The band has been very comfortable with their sound ever since they started and mostly focussed on polishing and exploring their style of music as they went on to release their first concept album titled Labyrinth in 2013.
Fleshgod’s latest record King is no different as it takes a core topic and builds its content around that. This time around the band decided to put a heavier focus on choirs in the orchestral parts and tends to add a few contemporary instruments to the mix such as the cembelo in the intro to The Fool.
I have to say that, after my first listen, I was kind of underwhelmed by this album, but consecutive listens revealed just how much fun some of the songs on this album can be.
I like that this album has a sort of a cinematic feeling to it, with soaring and grand passages above as well as mid-paced, lurking melodies below.
Songs like Mitra, In Aeternum, A Million Deaths and the promotional track The Fool, really make the album for me. They have character and moments, like Mitra’s intense guitar solo and In Aeternum’s acoustic interlude, and even though they’re not the most technical compositions, the band is aware of what those songs need and composed them accordingly.
However, I do feel like some of the slower cuts on this album, especially those with prominent spoken word parts or female guest vocals, like Syphilis and Cold as Perfection, do lack a bit of impact. Songs like Paramour (Die Leidenschaft bring Leiden) played a leading role in why I thought that this album was underwhelming at first.
Fleshgod Apocalypse usually excel at creating vigorous compositions with lots of momentum and I do think that that’s the case on a number of songs on this album. They showed that they can also go slow and do it really well, like they did on Agony with songs like The Forsaking, but I simply feel like, this time around, it didn’t work out quite as well.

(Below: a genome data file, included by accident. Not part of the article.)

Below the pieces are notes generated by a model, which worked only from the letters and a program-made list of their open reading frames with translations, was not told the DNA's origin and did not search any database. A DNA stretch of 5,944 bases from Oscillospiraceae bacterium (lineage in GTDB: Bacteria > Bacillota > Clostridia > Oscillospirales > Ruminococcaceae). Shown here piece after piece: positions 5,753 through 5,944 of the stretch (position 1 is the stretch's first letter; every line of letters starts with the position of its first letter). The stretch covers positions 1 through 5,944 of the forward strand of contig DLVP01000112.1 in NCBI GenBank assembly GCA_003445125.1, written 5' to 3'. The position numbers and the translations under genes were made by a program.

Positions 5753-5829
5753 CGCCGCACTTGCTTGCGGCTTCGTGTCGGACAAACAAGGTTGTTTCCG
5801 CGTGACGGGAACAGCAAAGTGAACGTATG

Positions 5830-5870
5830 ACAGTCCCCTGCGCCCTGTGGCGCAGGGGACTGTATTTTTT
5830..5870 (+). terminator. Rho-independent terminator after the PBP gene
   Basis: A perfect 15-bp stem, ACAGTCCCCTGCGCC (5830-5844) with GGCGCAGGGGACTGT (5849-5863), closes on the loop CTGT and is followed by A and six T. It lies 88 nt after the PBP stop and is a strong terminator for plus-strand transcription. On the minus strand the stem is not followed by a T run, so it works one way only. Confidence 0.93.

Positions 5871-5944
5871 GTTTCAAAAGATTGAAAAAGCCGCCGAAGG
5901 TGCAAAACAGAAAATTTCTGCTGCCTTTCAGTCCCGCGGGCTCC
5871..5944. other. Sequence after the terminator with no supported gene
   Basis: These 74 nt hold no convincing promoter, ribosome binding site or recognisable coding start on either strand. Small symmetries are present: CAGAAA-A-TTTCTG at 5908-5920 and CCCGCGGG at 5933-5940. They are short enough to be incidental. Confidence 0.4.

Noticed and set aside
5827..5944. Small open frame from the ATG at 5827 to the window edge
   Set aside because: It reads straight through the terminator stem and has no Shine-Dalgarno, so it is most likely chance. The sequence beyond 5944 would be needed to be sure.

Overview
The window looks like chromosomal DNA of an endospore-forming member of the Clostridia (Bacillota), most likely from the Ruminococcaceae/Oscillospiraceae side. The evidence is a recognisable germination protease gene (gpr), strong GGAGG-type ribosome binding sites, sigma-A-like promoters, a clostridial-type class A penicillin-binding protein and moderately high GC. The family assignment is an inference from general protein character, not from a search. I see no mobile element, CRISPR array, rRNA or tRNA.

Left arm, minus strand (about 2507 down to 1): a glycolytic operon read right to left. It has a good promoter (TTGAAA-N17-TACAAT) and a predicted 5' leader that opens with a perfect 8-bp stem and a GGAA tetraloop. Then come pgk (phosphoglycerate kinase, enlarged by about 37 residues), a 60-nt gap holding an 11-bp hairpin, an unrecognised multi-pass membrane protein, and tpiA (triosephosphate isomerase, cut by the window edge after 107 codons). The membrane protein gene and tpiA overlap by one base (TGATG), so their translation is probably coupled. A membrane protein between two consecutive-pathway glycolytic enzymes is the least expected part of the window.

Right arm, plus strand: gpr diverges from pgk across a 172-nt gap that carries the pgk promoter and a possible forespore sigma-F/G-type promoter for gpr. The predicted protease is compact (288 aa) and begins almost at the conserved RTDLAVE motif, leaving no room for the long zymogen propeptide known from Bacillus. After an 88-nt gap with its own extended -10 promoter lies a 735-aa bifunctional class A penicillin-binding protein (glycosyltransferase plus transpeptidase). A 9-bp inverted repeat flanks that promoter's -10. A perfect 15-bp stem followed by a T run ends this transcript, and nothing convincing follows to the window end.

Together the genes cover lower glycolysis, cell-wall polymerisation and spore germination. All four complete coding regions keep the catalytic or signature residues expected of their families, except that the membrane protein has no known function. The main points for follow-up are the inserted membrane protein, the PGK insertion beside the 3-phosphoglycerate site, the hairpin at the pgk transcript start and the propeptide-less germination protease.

As always the band finishes the album with a somber piano solo. Francesco Ferrini‘s signature sound is still present, with some bright and loud keys towards the climax of the piece and frequent slow shifts of pace. I like how he adapted his playstyle to fit the historical theme of the album with slight baroque influences throughout the piece.
I do have to commend the band when it comes to the production on this album though. Past albums often suffered from being too loud and everything kind of mashing up, with elements of their music fighting each other for the spotlight in the mix, whereas on King, while still not perfect, the band found a better balance between the orchestral parts, instruments and vocals.
If you wanted to be really picky about the production you could probably still detect a number of small shortcomings, but I see it as a definite improvement. Mitra would be the only song that I’d immediately criticize for its mix, since it feels like the drums are too low and lack punch and the guitars could be a bit more upfront as well.
In the end though, I think Fleshgod Apocalypse delivered a worthy follow up to Labyrinth and a solid album, with slight improvements to their sound.